What to do in your Southwest garden in June
Photo by Aya Brackett


Shop for cactus and succulents. Whether you’re a beginning gardener or a serious collector, you’ll find a huge selection of container-grown cactus and succulents ― including Lithops, or “living stones” ― offered by Tucson-based Plants for the Southwest (also known as Living Stones Nursery, lithops.com).


For a stunning flower show, plant an entire bed or border with sunflowers of different heights. At the back, sow seeds of tall varieties like ‘Lemon Queen’, ‘Mammoth Grey Stripe’, and ‘Velvet Queen’; in the center put midsize kinds such as ‘Tangerine’ and ‘Vanilla Ice’; in front plant petite ‘Sunspot’ or ‘Teddy Bear’. You’ll enjoy blooms from August through November. All are available from WildSeed Farms (wildseedfarms.com).

Wind-tolerant plants If you have a particularly breezy spot in your garden, consider landscape plants that can stand hot, dry winds. Among trees, shrubs, and vines, good candidates include bougainvillea, cape honeysuckle (Tecoma capensis), eucalyptus (most species), honey mesquite (Prosopis glandulosa), hop bush (Dodonaea viscosa), lace vine (Fallopia baldschuanica), lavender, palms, rosemary, and Texas ranger.

Grow butterfly attractors. In Sunset climate zones 12–13, plant Asclepias linaria and A. subulata, two low-water milkweeds that butterflies love in summer. These tall, sculptural plants are ornamental and cast bold shadows when planted along garden walls. Find them at nurseries that specialize in native plants.

Set out pomegranates (Punica granatum) in hot locations in zones 10-–13. Try ‘Wonderful’, which bears large fruit filled with red arils (the ruby-colored seed kernels). Trees will survive in poor soil on as little as 14 inches of rainfall a year, but for better fruit production, water weekly through the summer.

To quickly create a living fence, windbreak, or low screen, grow the Los Lunas form of giant sacaton (Sporobolus wrightii). This elegant grass reaches 8 to 10 feet and produces attractive amber seed spikes in autumn. It is an excellent native substitute for invasive pampas grass. Find it at High Country Gardens (800/925-9387).

Take advantage of upcoming summer rains by sowing seed for devil’s claw (Proboscidea parviflora) and summer poppy (Kallstroemia grandiflora) in zones 10–13. Both attract native pollinators.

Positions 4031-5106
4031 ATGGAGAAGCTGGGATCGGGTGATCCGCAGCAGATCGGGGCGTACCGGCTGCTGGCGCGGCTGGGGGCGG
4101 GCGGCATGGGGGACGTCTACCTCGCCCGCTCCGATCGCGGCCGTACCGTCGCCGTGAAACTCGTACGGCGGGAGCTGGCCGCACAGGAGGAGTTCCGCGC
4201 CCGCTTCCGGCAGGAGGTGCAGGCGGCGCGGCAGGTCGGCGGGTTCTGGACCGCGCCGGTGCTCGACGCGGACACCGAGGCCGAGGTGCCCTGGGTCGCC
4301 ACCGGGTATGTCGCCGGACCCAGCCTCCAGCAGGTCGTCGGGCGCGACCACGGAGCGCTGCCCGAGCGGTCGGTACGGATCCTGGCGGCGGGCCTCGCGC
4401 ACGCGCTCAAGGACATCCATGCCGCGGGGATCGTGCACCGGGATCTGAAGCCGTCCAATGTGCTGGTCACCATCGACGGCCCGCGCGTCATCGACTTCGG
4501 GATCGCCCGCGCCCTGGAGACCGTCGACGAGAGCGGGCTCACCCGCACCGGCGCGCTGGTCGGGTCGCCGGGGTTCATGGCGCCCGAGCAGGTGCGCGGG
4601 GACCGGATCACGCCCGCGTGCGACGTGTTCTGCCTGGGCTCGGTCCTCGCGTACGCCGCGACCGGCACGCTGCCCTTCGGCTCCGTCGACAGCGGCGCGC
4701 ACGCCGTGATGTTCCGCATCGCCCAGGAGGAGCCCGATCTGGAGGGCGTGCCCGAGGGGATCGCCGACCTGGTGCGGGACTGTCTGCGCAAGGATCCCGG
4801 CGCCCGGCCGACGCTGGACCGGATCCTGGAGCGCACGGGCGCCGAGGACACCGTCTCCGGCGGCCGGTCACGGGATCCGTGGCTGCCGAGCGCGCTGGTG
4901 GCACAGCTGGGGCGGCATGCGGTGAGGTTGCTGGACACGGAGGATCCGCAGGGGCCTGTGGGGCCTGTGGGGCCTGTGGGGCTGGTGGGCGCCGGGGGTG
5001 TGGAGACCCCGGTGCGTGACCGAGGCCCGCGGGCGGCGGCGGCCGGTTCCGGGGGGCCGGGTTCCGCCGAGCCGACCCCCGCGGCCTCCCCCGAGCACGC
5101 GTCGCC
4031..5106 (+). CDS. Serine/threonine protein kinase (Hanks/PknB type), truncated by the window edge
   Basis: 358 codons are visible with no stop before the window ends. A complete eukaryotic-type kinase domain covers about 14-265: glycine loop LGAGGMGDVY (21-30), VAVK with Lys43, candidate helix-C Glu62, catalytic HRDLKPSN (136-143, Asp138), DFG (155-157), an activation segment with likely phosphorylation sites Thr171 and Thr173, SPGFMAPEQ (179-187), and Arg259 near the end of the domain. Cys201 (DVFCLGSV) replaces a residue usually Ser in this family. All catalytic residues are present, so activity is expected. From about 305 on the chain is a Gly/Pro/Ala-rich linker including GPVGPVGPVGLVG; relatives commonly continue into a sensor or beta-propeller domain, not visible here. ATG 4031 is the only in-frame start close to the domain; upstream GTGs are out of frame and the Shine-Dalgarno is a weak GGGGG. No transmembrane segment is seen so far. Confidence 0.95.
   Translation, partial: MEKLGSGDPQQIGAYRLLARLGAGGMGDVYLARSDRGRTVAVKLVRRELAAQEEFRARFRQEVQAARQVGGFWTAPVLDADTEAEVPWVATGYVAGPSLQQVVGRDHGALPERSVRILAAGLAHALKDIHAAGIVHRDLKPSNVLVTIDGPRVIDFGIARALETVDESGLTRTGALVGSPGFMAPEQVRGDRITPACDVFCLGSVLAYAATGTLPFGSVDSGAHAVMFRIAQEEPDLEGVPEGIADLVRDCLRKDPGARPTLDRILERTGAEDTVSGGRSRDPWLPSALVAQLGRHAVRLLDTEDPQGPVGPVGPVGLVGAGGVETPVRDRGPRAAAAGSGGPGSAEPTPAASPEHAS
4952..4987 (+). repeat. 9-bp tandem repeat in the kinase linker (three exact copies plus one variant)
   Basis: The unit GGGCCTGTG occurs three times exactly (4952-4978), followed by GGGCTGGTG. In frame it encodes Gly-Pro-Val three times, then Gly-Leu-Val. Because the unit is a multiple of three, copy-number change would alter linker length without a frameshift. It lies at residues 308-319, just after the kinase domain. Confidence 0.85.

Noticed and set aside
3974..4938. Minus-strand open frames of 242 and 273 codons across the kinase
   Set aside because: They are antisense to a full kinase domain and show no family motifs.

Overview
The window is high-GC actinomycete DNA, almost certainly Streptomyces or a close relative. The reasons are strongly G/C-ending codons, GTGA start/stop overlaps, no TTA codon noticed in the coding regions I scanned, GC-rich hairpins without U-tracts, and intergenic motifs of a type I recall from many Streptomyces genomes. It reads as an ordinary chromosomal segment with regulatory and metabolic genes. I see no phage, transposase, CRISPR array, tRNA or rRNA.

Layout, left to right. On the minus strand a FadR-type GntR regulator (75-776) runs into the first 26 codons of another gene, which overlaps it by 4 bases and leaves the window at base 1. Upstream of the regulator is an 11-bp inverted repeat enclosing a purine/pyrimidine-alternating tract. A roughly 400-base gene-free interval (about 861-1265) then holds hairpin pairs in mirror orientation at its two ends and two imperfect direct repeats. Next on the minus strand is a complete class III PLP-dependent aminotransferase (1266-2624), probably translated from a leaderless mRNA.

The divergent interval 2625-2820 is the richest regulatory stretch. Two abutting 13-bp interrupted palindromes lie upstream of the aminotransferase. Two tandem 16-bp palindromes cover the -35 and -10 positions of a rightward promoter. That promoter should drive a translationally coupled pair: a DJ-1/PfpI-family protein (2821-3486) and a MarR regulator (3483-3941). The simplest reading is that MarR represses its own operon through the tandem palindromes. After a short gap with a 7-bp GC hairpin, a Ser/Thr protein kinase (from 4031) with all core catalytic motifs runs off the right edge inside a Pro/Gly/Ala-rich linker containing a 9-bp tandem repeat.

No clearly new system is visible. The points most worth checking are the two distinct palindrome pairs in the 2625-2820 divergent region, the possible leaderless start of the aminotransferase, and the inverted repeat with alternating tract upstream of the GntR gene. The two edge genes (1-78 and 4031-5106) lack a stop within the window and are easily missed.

Desert snowbush (Maireana sedifolia), also known as pearl bluebush, is an Australian shrub sporting silver teardrop-shape leaves. Desert snowbush is tidy enough to use around a pool and compact enough (to 3 by 3 feet) for small spaces. Since it hails from the hottest part of the outback, it is extremely drought tolerant. Try pairing it with gold or purple flowers like angelita daisy and moss verbena. Available at B & B Cactus Farm (520/721-4687).

Propagate prickly pear cactus. Among the easiest plants to propagate, prickly pear pads can simply be cut from the mother plant and stuck into the soil. They look great when arranged artfully in containers.


Water wisely. When landscape plants wither and die in June, overwatering is often the cause. Most drought-tolerant plants don’t like wet “feet,” so they’re susceptible to root rot when warm, soggy soil conditions persist. To discourage rot, allow the soil to dry out between waterings.

When cactus and succulents become heat-stressed, you may notice a sudden wilting, yellowing, and wrinkling of skin in zones 11–13. If these symptoms occur, water deeply every one to two weeks and protect from afternoon sun.


To prevent sunburn on fruits and to reduce heat for better production, cover pepper and tomato plants with a canopy of 50- or 70-percent-density shadecloth (sold in rolls at garden supply centers).

Apply a 4- to 6-inch-layer of shredded bark or other mulch around annuals, landscape plants, and vegetables if you haven’t done so already.

Give established palms their first feeding of the year with a palm-specific fertilizer. Feed cactus with a cactus-specific fertilizer or an all-purpose fertilizer diluted to half-strength

Shade southern African succulents, peppers, and tomatoes. Increase the shade (using up to 70 percent shadecloth) for aloes, ice plants, and living stones. Shield peppers and tomatoes with 50 percent shadecloth to increase fruit set and reduce sunscald. Keep all of the above under extra shade from now through September.